Microsoft's newest operating system for PCs will launch in late October, but it won't boost PC sales enough to help the global DRAM memory chip market until the second quarter of next year, executives in Taiwan said.
More DRAM goes into computers than any other kind of chip, making the DRAM industry largely dependant on PC sales. The trouble is the global recession hit PC sales when DRAM makers were already wrestling with a chip glut that had sent DRAM prices into a tailspin. Most DRAM makers had posted consecutive losses for nearly two years due to the chip glut, but the recession added to the pain, sending Qimonda AG into bankruptcy while leaving others teetering on the edge.
The launch of Microsoft's Windows 7 OS on Oct. 22 has raised hopes for a PC sales rebound, but some Taiwanese DRAM makers believe Windows 7 will have a limited impact this year.
“We don't think Windows 7 will have a big impact on DRAM until the second quarter of next year,” said Pai Pei-lin, a vice president at Nanya Technology, at a news conference. “Most corporate customers probably won't buy Windows 7 until service pack 1 (SP1) comes out,” he said. Corporations are also putting off purchases until more signs of an improvement in the economy emerge.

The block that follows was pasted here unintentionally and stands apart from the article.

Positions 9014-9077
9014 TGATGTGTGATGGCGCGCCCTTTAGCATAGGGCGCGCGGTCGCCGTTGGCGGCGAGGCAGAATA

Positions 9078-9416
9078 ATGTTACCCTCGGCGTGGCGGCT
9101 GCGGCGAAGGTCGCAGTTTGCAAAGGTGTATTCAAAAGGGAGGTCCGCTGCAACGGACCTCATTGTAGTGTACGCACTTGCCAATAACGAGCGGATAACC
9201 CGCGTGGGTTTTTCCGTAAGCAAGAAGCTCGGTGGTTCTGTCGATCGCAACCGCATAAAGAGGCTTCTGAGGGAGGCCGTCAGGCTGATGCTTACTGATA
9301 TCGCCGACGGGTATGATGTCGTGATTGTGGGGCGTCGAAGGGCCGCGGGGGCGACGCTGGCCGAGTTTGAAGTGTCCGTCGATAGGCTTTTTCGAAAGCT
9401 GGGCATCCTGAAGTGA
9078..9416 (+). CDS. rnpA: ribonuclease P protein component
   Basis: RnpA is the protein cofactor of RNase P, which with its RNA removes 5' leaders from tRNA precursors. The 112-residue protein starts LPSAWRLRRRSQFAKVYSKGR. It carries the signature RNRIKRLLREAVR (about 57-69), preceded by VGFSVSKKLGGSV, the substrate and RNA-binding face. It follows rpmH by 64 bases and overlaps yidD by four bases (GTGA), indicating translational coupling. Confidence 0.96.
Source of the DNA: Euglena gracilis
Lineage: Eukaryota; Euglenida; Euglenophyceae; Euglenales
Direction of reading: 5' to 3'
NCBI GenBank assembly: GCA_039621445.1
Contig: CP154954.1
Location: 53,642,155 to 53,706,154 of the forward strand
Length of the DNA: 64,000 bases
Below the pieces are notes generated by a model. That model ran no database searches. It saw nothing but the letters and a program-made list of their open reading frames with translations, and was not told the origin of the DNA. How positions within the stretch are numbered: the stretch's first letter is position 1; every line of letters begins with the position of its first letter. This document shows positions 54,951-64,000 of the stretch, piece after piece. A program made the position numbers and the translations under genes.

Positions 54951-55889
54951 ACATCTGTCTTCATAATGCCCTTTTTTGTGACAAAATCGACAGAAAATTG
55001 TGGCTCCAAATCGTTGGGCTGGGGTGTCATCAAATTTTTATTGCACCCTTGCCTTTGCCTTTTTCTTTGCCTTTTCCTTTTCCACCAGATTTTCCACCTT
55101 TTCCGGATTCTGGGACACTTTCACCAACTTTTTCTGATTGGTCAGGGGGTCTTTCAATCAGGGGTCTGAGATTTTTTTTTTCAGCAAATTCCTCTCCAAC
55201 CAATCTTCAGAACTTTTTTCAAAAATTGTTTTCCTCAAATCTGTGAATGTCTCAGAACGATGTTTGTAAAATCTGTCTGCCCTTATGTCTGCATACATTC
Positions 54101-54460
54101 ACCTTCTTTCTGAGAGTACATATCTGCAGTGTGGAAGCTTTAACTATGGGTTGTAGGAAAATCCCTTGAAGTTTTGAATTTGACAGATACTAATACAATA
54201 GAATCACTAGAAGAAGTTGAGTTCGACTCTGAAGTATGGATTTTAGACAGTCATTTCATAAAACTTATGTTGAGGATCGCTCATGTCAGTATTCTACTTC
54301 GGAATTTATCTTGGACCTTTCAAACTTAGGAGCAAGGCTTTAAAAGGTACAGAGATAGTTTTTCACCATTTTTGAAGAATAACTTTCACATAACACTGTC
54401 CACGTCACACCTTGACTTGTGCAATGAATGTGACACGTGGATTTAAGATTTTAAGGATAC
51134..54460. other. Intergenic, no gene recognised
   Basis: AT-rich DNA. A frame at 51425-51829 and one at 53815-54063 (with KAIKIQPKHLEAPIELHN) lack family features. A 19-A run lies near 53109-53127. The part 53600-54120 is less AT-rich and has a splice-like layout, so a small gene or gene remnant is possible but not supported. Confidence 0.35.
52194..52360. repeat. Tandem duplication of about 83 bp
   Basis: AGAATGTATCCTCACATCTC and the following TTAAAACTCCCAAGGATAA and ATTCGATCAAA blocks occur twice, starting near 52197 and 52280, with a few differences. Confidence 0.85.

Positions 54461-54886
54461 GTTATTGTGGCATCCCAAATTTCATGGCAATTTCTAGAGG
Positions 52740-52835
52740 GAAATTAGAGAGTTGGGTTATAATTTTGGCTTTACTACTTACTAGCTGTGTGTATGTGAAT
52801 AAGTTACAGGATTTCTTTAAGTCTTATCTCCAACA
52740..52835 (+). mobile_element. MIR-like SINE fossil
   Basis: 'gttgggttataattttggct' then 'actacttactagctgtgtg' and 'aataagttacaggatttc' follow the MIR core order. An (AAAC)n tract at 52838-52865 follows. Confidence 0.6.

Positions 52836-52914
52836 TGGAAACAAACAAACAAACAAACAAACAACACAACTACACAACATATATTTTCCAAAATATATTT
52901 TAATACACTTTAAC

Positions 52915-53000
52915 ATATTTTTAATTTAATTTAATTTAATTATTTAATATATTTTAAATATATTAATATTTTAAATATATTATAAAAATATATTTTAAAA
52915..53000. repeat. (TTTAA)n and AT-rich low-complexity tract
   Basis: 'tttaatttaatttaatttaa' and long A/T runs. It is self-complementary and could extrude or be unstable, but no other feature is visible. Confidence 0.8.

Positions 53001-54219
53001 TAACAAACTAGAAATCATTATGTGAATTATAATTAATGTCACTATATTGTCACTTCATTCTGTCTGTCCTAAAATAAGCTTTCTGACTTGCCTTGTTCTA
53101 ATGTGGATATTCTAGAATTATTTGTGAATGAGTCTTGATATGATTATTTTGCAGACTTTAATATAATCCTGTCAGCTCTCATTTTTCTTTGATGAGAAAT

Charles Kau, president of Inotera Memories, a joint venture run by Nanya and U.S. partner Micron Technology, agreed with Pai's assessment. The trends most likely to boost DRAM makers now are the increased use of DDR3 (double data rate, third generation) DRAM chips, a newer form of DRAM, as well as new production technology that will allow chip makers to produce more DRAM on each silicon wafer. Thousands of chips can be made on a single 12-inch round silicon wafer.
“Currently, there is a shortage of DDR3,” said Kau, because demand for the chips in new notebook computers has spiked. “DDR3 is more energy efficient, giving you longer battery life in mobile computers,” he said.
The DRAM industry showed marked improvement in the second quarter over the first. Production cuts at some DRAM makers as well as a move by PC vendors to replenish inventories boosted DRAM revenue to $4.04 billion in the second quarter, 27.1% higher than the recession-gripped first quarter, according to DRAMeXchange Technology, which provides DRAM market intelligence.
Despite the increase, DRAM makers continue to post losses.
Nanya Technology said revenue dropped 15% year-on-year to $246.65 million in the second quarter, but rose 31% compared to the first quarter. DRAM makers Hynix Semiconductor of South Korea and Elpida Memory of Japan both recently reported their seventh straight quarterly losses, though they showed improvement over the previous quarter.
Samsung Electronics, the world's largest memory chip maker, was the only DRAM provider to see its chip operations return to profitability in the second quarter.
Nanya's Pai believes the first quarter of this year marked the bottom for DRAM industry revenue.
“The market is already returning to health, albeit slowly,” he said. “We expect to see improvement month to month as time progresses.”